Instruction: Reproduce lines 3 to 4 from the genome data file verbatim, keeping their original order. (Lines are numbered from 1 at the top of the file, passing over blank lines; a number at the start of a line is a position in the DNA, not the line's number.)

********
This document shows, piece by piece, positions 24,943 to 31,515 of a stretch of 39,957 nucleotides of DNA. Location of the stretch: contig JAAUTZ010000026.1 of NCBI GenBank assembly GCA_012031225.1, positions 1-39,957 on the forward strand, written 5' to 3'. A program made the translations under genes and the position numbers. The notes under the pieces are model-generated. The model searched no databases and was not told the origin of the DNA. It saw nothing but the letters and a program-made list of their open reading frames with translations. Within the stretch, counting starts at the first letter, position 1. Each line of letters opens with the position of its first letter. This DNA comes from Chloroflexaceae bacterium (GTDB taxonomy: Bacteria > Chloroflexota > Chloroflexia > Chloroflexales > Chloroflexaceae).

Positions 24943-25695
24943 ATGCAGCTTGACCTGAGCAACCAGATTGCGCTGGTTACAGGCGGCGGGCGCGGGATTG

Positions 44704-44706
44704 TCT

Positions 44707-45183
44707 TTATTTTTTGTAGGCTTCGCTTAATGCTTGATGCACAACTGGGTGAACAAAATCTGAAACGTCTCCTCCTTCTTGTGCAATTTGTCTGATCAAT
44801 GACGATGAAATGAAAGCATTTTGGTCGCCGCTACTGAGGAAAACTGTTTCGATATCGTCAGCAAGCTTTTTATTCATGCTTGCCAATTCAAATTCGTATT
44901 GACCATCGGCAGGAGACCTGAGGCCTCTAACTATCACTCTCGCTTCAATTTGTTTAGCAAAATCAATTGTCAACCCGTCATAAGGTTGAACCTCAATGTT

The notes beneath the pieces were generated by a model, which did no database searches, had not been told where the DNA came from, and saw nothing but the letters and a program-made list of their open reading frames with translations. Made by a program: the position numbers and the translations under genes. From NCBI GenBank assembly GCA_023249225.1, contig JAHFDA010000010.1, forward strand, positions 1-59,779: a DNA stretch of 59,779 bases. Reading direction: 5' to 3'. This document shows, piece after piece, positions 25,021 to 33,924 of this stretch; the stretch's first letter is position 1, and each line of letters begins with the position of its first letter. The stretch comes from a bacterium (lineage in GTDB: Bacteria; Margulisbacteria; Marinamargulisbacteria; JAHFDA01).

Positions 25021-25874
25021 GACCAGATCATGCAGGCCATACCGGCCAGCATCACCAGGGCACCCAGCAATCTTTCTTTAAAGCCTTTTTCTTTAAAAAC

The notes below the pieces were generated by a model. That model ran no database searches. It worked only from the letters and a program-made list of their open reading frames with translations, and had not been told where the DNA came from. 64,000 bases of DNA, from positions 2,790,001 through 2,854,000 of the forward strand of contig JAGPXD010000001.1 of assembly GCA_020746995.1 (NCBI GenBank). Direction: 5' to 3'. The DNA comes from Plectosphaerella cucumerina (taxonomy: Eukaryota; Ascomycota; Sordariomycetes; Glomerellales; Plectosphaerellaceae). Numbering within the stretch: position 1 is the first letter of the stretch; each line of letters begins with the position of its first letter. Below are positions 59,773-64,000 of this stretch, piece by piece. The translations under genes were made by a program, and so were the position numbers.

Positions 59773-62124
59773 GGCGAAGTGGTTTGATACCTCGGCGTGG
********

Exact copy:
24943 ATGCAGCTTGACCTGAGCAACCAGATTGCGCTGGTTACAGGCGGCGGGCGCGGGATTG

Positions 44704-44706